No More Lethal Lorries!

Today, the 30th of March, is the day of action in London to try to get rid of lethal lorries from London’s streets. This date has been in place for several months and it is unfortunate that in the past week 2 cyclists and a pedestrian have been killed by such lorries on London’s roads.

All cyclists should sign the petition from the LCC to help get rid of these lethal lorries. But it may not get rid of these lorries so easily. The 5 point plan includes the following

  1. Cyclist-awareness training for drivers – All city lorry drivers should be having ongoing cycle-awareness training, including on-bike experience.
  2. Drivers must take more responsibility – Authorities must recognise driver responsibility for doing everything practical to reduce risks. Blaming a ‘blind spot’ should be an admission of guilt.
  3. Safer design for London lorries – Lorries designed for off-road use should be taken off city streets. The best mirrors, cameras and sensors should be fitted as standard.
  4. Higher standards from lorry operators – Quality-assurance schemes such as London’s Freight Operator Recognition Scheme (FORS) should be mandatory and the police encouraged to crack down on rogue operators.
  5. More responsible procurement – Companies must only buy haulage services from reputable firms, with government taking a lead in encouraging best practice.

The plan looks strong but I’m sure that many of us will be disappointed to see that there isn’t a proposal to remove the lorries full stop. This does not address the problem of the lorries being too big for our London streets and posing a danger to all cyclists on the road.

This image shows a rough area that is a blind spot for lorry drivers, now take a look at the image below which also shows the blind spot of a lorry. Does it look like a common cycling facility to you?

It looks an awful lot like the shape of an ASL with a feeder lane. Popular cycling facilities at junctions in London. These junctions are putting cyclists at risk daily!

Something needs to be done about this situation that we face! It is not just an issue in London, cyclists everywhere face the issue of HGV’s on a daily basis, lets hope that the right decision is made here and that it affects everywhere else shortly after.

I urge all of you to sign the petition, it takes only a few moments of your time but could help to safe a lot of people’s lives!

EDIT: Oh bummer, this went live a bit earlier than I was expecting!

6 thoughts on “No More Lethal Lorries!

  1. Until all these dangerous lorries are off the road the drivers of badly designed lorries should be required stop at triffic lights at a point where they can still see the whole of the ASL. This could be Policed by having Cops jump in the drivers seat and fine the drivers that have pulled up to close to see if a cyclist enters the ASL. We are talking about life and death!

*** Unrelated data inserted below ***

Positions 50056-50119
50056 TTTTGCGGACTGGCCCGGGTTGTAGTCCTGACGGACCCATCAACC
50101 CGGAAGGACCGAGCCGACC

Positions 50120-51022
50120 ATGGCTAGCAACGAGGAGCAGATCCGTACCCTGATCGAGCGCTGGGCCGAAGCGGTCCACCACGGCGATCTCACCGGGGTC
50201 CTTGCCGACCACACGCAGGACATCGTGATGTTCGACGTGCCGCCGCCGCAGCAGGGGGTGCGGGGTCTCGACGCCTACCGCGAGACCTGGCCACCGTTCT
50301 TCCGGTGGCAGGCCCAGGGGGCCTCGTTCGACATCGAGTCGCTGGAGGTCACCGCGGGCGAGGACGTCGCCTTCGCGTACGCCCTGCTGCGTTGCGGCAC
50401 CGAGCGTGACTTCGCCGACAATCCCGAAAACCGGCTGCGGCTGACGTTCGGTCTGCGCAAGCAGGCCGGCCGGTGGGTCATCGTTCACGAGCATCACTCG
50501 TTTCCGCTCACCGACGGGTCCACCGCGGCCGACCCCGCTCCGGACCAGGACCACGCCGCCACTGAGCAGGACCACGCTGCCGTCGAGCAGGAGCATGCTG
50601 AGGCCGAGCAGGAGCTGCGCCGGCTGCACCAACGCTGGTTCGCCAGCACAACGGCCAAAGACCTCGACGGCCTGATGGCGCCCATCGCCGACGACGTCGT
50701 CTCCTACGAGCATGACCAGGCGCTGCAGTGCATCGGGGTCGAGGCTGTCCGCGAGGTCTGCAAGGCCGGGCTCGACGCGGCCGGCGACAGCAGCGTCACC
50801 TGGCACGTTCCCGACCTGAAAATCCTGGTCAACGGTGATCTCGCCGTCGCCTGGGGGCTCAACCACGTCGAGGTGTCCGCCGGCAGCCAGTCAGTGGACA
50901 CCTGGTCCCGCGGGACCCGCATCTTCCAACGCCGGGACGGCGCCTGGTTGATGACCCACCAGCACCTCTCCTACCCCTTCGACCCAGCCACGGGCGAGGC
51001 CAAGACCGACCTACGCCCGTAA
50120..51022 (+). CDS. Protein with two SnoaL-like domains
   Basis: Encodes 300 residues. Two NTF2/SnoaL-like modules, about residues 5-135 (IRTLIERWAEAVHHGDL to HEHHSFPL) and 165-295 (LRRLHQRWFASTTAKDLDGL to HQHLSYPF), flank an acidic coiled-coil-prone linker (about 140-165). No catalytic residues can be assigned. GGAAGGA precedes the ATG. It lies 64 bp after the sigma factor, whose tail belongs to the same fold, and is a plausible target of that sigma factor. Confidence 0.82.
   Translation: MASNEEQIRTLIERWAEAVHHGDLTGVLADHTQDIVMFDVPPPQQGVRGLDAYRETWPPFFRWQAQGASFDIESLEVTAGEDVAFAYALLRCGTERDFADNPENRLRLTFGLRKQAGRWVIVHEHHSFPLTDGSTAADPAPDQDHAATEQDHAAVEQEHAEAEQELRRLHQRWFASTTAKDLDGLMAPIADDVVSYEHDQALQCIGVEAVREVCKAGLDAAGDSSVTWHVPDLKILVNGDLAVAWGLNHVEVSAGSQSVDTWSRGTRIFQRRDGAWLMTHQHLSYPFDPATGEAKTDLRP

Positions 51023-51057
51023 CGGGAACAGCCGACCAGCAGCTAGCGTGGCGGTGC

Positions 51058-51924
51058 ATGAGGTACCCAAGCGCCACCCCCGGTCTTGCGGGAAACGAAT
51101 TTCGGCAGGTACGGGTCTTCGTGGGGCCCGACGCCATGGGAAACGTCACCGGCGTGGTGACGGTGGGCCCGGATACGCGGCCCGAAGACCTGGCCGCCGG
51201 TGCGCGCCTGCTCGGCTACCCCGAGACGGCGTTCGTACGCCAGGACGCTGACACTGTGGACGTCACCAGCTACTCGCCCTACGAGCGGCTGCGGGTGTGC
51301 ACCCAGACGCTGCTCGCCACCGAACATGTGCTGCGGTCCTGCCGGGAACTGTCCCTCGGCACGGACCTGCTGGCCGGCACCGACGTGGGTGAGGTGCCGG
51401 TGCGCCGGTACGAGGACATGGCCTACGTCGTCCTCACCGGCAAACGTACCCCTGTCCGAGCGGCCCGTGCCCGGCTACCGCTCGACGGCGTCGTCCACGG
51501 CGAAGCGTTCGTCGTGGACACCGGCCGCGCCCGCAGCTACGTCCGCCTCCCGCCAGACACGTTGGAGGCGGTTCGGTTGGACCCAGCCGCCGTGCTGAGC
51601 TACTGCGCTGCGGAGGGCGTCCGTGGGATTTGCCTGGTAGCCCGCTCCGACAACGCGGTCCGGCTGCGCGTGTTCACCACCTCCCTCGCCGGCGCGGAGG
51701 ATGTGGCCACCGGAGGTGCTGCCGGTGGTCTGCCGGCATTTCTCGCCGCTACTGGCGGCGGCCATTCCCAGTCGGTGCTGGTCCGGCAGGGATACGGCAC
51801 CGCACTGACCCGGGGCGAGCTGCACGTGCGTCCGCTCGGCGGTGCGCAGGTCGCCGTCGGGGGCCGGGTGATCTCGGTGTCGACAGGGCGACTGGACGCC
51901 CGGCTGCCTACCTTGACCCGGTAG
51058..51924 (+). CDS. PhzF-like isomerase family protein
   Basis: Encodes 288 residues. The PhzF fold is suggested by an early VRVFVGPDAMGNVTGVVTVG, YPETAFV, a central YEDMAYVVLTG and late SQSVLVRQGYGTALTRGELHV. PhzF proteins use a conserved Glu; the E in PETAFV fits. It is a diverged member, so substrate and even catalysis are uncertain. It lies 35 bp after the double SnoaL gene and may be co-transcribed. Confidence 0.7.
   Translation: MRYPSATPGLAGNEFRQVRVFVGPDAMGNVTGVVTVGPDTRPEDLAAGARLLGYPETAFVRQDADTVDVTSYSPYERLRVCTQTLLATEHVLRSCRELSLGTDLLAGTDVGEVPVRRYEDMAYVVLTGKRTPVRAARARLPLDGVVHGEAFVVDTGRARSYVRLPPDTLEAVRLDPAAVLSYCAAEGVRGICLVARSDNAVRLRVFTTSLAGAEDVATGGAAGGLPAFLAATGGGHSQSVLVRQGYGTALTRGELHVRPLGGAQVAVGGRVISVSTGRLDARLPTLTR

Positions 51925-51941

2. It is incredible that the ASL is effectively designed to place cyclists directly in the HGV blind spot. The road layout encourages people to put themselves in the most dangerous position.

    People are dying because of this, each and every year, and ‘officialdom’ just does not seem to register it as a problem.

    1. Stabiliser, it’s not just the ASL but cycle lanes in general. What many experienced cyclists already know is that cycling on the far left of the road puts you out of sight and out of mind. It’s often really dangerous around small cars, never mind when the road is full of hulking great 30 tonne lorries.

      Someone has to implement proper shared-use roads that actively de-segregate traffic, reducing motorists’ speeds

      1. You are right, I’m currently writing a rather long post about this and how TFL, DFT and Borris could have made a real difference to cycling safety on a stretch of road but didn’t!

      2. Chris, I agree to an extent. I would say that it is *poorly designed* cycle lanes that are the problem. Official DfT guidelines state that the minimum width for a cycle lane should be 1.5 m, and yet even this fairly dubious width is rarely, if ever, adhered to, with dire consequences for novice cyclists.

        On busier roads, with heavy traffic flows, the correct strategy would be a 2-3m wide properly segregated path, according to the Dutch design model. I’m not sure ‘sharing’ would work particularly well on roads like Tottenham Court Road, where traffic volume is high, and there is little incentive for drivers to moderate their speed. I think novice cyclists would still be intimidated into the gutter, even with lower traffic speeds.

        Quieter side-streets and residential roads, of course, are more appropriate for a ‘sharing’ strategy, with lower speed limits, and road closures for motor vehicles, that would create a calmer traffic environment.

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